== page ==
Because no coil is 100% efficient, there will always be some air molecules that leave the coil warmer than others, this causes the airstream to be warmer overall and decreases the RH of the air stream. You will notice when a system has a higher coil air velocity (speed) it will have a higher bypass factor (lower supply humidity). When you run lower coil air velocity the bypass factor will drop and the supply RH will increase.
There is also some heat added by the blower motor and possibly even the cabinet or supply ductwork. This added dry bulb heat results in a warmer airstream and thus some additional moisture capacity. Imagine a slight expansion of the sponge due to heat from the duct walls and the blower motor.
Once that supply air exits the duct and mixes with the room air it is allowed to “expand” again and the relative humidity drops below what it was initially. This is why supply air has a high RH in cooling mode.
Here is a video we did on the topic –
Recovery is the removal of refrigerant from a system to either store and send in for recycling or to reintroduce back into the same system.
Here are some top tips –
We cover all of this and more in this video –
There are many acceptable methods for making a wire splice and you need to consider many different factors when making a splice. Here are a few considerations.
Here are a few options for splicing wires depending on application –
Splicing any high voltage conductor in an “open” manner or in way that is not specifically rated. In most cases get a UL rated connector and make the connection inside a UL / NEMA rated rated box or assembly.
Making a splice by just twisting wires together and putting electrical tape on top. Just don’t.
Using wire nuts and creating a big ball of wires and running electrical tape over them until it looks like a giant blob of tape.
Use wire nuts on low voltage or control wire in dry and accessible conditions but twist them so the wires stay neat and lay half of the conductors in one direction and the other half in the other direction and tape up in a neat fashion.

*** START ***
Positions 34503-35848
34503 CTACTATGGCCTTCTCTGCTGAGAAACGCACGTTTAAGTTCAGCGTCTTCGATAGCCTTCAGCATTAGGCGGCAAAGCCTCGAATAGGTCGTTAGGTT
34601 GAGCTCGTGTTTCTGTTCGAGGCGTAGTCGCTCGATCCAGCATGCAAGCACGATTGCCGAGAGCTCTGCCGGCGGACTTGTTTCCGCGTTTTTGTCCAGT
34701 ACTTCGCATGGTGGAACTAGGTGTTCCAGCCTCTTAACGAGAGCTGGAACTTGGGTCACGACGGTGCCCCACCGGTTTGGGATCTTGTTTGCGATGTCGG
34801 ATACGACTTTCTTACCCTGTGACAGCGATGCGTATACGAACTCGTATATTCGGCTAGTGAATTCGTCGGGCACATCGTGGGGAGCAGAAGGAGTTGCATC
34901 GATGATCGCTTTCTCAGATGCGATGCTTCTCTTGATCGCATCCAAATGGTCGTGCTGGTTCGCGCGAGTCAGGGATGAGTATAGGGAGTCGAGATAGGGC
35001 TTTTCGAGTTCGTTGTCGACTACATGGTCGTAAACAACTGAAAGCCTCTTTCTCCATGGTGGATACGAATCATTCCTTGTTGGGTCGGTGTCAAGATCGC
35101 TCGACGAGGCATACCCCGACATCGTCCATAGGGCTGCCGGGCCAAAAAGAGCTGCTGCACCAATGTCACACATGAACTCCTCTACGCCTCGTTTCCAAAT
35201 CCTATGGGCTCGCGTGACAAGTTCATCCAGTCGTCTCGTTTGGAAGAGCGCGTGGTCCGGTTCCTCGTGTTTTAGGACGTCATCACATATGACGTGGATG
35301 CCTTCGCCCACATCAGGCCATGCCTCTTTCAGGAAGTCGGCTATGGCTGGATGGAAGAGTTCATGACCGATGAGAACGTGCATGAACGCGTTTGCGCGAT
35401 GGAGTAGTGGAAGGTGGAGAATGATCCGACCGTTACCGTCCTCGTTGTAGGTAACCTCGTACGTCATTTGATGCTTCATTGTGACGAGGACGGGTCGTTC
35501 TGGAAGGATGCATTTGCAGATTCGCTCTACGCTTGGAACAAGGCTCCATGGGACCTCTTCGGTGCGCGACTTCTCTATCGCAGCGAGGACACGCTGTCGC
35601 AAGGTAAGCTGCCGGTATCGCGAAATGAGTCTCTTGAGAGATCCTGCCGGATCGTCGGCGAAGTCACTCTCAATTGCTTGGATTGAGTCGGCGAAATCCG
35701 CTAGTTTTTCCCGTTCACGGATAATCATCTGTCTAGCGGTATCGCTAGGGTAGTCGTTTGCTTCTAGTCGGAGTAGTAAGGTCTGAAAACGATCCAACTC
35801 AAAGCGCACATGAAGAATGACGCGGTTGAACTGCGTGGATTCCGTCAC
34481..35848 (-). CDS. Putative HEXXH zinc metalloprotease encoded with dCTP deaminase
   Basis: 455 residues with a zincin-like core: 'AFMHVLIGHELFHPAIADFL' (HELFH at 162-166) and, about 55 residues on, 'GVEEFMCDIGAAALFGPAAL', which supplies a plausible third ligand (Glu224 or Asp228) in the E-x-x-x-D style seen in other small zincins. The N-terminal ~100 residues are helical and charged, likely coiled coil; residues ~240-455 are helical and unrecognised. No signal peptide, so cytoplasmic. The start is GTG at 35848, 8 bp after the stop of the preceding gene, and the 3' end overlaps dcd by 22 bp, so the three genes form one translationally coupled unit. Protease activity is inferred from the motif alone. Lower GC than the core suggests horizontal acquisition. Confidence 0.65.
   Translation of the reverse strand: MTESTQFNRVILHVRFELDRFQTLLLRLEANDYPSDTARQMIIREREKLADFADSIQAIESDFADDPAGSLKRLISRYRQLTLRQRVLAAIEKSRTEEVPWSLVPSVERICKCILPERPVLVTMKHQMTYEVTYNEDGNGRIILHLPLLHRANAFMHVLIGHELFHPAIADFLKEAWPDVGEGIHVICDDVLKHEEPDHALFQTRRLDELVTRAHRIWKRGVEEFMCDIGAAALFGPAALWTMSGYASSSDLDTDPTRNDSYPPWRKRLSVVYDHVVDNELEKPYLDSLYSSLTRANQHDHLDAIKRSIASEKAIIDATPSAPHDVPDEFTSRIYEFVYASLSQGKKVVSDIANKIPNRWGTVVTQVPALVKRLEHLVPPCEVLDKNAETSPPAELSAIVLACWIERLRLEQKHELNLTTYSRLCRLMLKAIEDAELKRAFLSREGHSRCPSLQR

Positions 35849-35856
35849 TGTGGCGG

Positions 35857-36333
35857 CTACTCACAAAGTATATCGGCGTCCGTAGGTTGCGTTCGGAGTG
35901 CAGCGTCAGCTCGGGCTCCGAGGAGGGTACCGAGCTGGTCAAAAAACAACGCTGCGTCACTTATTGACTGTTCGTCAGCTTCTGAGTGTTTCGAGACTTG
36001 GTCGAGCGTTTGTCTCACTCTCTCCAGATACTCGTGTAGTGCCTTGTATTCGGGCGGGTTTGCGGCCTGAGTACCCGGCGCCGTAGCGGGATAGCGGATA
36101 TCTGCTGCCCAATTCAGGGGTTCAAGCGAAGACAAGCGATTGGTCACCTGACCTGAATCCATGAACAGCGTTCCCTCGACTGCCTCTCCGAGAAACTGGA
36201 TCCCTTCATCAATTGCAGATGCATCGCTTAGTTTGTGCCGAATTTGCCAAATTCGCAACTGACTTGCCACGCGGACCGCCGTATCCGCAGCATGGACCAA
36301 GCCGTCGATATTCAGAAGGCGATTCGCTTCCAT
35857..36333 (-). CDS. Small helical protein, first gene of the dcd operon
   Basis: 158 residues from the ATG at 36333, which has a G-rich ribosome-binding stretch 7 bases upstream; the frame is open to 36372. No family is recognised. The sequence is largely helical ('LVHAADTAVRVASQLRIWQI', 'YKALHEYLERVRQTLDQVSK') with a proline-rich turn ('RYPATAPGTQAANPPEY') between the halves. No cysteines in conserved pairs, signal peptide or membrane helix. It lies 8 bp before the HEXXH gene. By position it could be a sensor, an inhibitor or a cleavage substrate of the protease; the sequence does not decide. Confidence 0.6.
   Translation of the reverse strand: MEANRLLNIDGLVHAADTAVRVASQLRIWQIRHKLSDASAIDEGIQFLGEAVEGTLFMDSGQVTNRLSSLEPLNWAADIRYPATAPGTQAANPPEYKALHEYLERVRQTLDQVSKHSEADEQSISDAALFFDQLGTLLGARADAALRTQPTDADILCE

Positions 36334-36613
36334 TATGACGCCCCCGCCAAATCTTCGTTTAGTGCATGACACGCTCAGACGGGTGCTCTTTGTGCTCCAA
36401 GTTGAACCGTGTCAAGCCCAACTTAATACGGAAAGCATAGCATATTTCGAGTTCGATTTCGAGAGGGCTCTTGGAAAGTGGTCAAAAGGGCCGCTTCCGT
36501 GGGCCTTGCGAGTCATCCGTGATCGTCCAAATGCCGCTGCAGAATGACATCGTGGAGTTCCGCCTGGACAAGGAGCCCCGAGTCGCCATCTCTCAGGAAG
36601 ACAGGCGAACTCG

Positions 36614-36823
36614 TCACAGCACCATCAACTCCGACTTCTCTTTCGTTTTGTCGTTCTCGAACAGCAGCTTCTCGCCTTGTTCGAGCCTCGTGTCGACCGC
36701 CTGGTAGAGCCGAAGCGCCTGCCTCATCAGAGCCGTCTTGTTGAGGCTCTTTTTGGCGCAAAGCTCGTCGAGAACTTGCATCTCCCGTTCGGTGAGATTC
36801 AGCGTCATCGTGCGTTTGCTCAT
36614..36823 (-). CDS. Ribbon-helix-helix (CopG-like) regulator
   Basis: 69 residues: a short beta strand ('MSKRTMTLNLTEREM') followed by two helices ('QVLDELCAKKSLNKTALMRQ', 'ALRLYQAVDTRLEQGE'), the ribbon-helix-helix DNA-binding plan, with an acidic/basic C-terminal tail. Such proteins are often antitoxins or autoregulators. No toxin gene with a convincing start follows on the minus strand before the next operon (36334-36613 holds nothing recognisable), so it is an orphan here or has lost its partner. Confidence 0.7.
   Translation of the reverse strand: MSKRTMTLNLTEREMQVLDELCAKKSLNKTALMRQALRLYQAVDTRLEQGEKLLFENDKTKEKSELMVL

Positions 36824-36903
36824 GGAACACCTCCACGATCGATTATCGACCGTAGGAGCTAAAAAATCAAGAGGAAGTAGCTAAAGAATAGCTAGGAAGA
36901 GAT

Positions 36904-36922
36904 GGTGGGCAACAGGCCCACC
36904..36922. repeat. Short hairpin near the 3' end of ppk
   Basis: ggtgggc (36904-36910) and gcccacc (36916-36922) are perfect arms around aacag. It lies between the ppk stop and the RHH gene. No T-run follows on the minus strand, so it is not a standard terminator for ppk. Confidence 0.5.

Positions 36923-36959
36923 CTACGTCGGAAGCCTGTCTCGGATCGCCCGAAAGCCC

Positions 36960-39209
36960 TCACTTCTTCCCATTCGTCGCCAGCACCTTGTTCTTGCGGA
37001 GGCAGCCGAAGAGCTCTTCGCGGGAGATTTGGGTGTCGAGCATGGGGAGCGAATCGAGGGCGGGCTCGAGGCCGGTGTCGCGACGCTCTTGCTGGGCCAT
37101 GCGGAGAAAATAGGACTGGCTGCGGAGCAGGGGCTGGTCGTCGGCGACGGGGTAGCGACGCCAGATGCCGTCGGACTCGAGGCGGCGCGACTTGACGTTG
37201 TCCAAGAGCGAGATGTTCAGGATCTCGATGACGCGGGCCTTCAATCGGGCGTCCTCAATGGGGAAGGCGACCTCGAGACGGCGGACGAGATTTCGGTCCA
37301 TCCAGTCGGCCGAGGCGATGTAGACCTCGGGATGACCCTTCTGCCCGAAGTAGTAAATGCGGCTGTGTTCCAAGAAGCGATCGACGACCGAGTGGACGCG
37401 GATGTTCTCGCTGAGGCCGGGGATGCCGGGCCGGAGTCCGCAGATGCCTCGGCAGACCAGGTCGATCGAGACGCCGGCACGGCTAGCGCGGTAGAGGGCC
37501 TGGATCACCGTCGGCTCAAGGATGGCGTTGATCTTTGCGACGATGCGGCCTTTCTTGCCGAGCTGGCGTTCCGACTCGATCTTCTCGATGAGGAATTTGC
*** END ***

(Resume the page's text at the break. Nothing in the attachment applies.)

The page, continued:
The same type of configuration with 3M Scotchlok crimp connectors for better moisture resistance than wire nuts.
In some mildly damp conditions you may be able to use self fusing silicone tape for a more water resistant layer than electrical tape.
Use butt end connectors on stranded wire or if using small gauge single conductor wire (like 18ga stat wire) you can double the end of the wire over before making a crimp. When making a crimp ensure that that the actual crimp is made on the side of the connector OPPOSITE the seam. Once you make a butt end connector pull HARD on it totect and ensure that no bare wire is exposed outside of the insulator.
Use heat shrink butt connectors and stagger the connections to reduce the bulge. Heat the connectors to seal them, then run a piece heat shrink over them all. I found this 4:1 shrink ratio, marine grade heat shrink that should do a great job or water proofing. Heat shrink can be a real life saver and you can use a heat gun or a small butane torch to heat it up. Coincidentally they also make little, portable butane soldering irons as well.
When making a soldered splice make sure to use rosin core solder and wipe off the rosin flux before covering the splice to help prevent corrosion. Remember to run the heat shrink over the cable and the individual conductors BEFORE you start making the splices to prevent sadness and yelling.
The best options are to just run a new wire or make the connections inside of a rate box with proper connectors. Sometimes the best way is the simplest way.